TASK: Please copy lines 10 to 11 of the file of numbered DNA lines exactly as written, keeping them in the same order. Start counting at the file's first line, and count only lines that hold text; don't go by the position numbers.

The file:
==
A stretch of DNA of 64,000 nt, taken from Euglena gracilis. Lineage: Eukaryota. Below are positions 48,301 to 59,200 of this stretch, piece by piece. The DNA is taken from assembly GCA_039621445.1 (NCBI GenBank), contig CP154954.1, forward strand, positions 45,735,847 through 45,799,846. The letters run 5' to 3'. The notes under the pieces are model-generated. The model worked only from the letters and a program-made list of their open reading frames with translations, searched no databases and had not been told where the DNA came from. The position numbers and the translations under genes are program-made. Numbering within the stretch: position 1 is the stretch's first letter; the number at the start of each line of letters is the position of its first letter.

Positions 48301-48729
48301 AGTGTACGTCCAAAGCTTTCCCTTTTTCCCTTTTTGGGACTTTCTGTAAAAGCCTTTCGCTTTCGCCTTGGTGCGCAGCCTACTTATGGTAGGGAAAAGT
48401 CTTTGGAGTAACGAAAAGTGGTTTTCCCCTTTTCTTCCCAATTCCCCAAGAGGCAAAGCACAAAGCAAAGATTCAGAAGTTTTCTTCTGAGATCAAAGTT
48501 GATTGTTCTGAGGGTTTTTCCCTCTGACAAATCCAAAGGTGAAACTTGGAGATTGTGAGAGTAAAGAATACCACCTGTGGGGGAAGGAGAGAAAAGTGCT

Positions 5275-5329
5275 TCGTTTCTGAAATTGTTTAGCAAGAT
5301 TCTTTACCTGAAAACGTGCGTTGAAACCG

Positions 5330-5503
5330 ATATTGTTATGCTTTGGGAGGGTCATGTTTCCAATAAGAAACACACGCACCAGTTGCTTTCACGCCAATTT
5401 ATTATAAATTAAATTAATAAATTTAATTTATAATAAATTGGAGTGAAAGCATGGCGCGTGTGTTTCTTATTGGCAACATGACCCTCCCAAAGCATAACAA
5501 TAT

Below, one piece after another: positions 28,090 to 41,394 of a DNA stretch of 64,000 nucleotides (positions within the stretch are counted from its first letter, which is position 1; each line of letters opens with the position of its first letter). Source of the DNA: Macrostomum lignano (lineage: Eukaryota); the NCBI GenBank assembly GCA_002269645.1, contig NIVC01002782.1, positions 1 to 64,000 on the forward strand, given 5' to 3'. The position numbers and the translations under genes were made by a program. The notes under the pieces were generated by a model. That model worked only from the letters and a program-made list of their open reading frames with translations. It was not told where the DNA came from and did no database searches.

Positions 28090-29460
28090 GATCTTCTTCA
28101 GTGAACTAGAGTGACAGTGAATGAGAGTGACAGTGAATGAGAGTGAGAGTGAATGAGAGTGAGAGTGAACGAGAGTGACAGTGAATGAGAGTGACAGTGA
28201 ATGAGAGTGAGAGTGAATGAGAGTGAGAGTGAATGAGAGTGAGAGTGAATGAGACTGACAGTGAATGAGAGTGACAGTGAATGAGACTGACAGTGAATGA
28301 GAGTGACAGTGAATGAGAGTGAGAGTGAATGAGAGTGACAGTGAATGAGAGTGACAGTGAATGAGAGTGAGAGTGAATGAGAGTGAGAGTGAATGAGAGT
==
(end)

5330 ATATTGTTATGCTTTGGGAGGGTCATGTTTCCAATAAGAAACACACGCACCAGTTGCTTTCACGCCAATTT
5401 ATTATAAATTAAATTAATAAATTTAATTTATAATAAATTGGAGTGAAAGCATGGCGCGTGTGTTTCTTATTGGCAACATGACCCTCCCAAAGCATAACAA